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#1 Shaun Rudland

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Posted 21 September 2000 - 12:37 AM

As I stated before I have not used Iteration Count in any
applications, but from reading the manual I'm assuming
(probably my first mistake) that it merely replaces the need
to perform a manual count and explicit commit. My earlier
comments relating to cursors and commits were based upon
personal experiences, and information proffered by Oracle
experts. Unless I have been given dud information then
performing a commit part way through the processing of a
cursor, with out then re-building that cursor, is a definite
no-no. Having said that, I cannot believe that PRO-IV would
introduce a feature that was not 'pucker'.

Can anyone from PRO-IV detail the internal workings of the
Iteration Count feature ?

Does anyone have access to independent Oracle experts who
can either confirm or refute the validity of my
information ?
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#2 Doug Smith

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Posted 22 September 2000 - 12:27 AM

By default, Oracle will not close cursor's when a commit
is issued. The cursor will remain open across transaction
commits and rollbacks. The only time a commit will cause a
cursor to close is when the Oracle parameter CLOSE_CACHED_OPEN_CURSORS
is set to True, it is set to False by default. When a cursor is
no longer being used by a session, it will go onto a LRU
list until it is flushed or it will be closed when the session
ends.

Doug

#3 Shaun Rudland

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Posted 22 September 2000 - 03:59 AM

For anyone who is interested, I have been running some tests
on Iteration Count (IC). All of the testing used native
PRO-IV with no embedded SQL statements, therefore all of the
SQL statements were generated by PRO-IV.

I set up two updates which were attempting to update the
same 6 rows with an IC of 3. Process A issues a FOR UPDATE
statement, applying locks to rows 1 through 6, thereby
forcing Process B to wait. When the IC is reached the locks
on rows 1 through 6 are released, and a FOR UPDATE statement
for rows 4 and 6 is issued. Process B is now free to begin
processing rows 1 and 3. Because the SELECT...FOR UPDATE
statement is re-issued then the problems of 'FETCH OUT OF
SEQUENCE' are removed. However, at this stage I have
discovered a problem.

After launching Process A, I issued a DELETE statement for
row 5, which is not processed immediately due to the locks
applied by Process A. When the IC of 3 is reached, the lock
on row 5 is removed, and the DELETE statement is executed.
Process A is now attempting to apply locks to rows 4 and 6,
but must wait for the commit of the DELETE statement. After
the commit is issued, locks are applied by Process A, and it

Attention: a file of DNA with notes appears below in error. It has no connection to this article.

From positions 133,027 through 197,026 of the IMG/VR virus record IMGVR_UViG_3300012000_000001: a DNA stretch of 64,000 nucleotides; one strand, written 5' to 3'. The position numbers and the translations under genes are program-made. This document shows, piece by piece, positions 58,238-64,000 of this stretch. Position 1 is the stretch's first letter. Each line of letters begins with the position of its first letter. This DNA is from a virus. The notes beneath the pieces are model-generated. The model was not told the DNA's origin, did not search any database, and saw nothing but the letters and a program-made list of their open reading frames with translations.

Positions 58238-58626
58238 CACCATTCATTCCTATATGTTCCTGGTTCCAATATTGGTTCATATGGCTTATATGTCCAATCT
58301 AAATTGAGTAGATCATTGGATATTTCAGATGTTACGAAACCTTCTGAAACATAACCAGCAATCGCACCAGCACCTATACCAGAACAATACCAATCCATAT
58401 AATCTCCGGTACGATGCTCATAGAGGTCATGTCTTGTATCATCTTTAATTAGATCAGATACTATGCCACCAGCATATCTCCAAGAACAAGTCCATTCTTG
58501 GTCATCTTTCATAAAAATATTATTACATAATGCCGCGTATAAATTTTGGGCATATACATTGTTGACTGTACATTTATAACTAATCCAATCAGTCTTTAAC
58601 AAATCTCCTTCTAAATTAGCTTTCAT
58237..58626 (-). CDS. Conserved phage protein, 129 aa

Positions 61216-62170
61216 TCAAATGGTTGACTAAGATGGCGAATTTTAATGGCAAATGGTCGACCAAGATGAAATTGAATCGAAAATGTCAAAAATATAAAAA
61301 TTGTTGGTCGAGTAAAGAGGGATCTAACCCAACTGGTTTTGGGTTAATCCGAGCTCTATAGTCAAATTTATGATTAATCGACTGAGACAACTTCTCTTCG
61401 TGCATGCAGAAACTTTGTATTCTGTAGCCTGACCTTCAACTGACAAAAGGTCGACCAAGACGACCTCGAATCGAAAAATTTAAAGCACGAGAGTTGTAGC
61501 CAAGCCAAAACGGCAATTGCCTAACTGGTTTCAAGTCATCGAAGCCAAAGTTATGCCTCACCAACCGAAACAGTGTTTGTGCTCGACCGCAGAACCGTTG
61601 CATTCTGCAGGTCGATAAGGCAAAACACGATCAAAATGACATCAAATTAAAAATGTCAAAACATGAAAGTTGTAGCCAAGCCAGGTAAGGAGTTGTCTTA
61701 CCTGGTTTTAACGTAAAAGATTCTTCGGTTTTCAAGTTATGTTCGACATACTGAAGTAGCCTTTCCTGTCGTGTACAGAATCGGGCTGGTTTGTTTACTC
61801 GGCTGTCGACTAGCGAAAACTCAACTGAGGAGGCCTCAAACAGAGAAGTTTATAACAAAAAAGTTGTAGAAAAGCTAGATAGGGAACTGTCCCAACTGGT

continues to process row 4 through 6. When row 5 is reached,
it no longer exists, and Process A stops processing. It does
not process any rows after row 4, it does not issue a SQL
error, it does not perform a rollback, and it does not exit
through @RFUNCT.

Once the initial SELECT statement is issued the mechanics of
IC appears to use specific values for row processing, which
is fine as long as the rows are not removed. If the row is
removed then the process appears to fail, but no indication
of this failure is given.
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#4 Doug Smith

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Posted 22 September 2000 - 11:33 PM

Well spotted!

I have managed to recreate the scenario you described with
Iter Count. There is a slight difference in the way Pro-IV
has to work when Iter Count is set which I think I can
explain (long windedly).

It all comes down to Cursors and what type they are. As you
mention, a function without Iter Count will issue a 'SELECT
.. FOR UPDATE' command. This causes Oracle to obtain all the
row locks in advance of processing, effectively creating a
'Select For Update Cursor'. If an explicit commit is made
within Pro-IV logic before the end of the LU, the
'FETCH OUT OF SEQUENCE' error occurs. This is because the
cursor is no longer valid as Oracle has released the locks
and discarded it. As you say, the only way to get around
this is to exit the LS and then come back in to re-create
this cursor and start processing again.

However, when Iter Count is used, Pro-IV realises the problem
a commit will cause and gets around it by issuing a
'SELECT.. ORDER BY' statement. This creates a 'Select Cursor
' which requires no locks. When each record is fetched
from the cursor, a 'SELECT .. FOR UPDATE OF' is issued for
each individual record as it is processed in order to lock
it. Pro-IV can then issue an explicit Commit without
affecting the 'Select Cursor'. Oracle will not invalidate it
as it owns no locks and read currency will remain.

This then allows the problem scenario you mentioned with
deleting a record before it has been reached in the order
of processing. I attempted this and the function bombed to
the '?' prompt, no error or RFUNCT.

This is a serious error as it affects the data integrity of
the database. If my function updated 10 thousand out of 20
thousand records and then bombed with no error, who's to know
that it needs to be restarted or corrective action should be
taken.

Doug

#5 Shaun Rudland

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Posted 23 September 2000 - 01:00 AM

G'Day Doug,

Thank-you very much for taking the time to explain the
internals. Much appreciated.

Shaun
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#6 Shaun Rudland

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Posted 23 September 2000 - 01:11 AM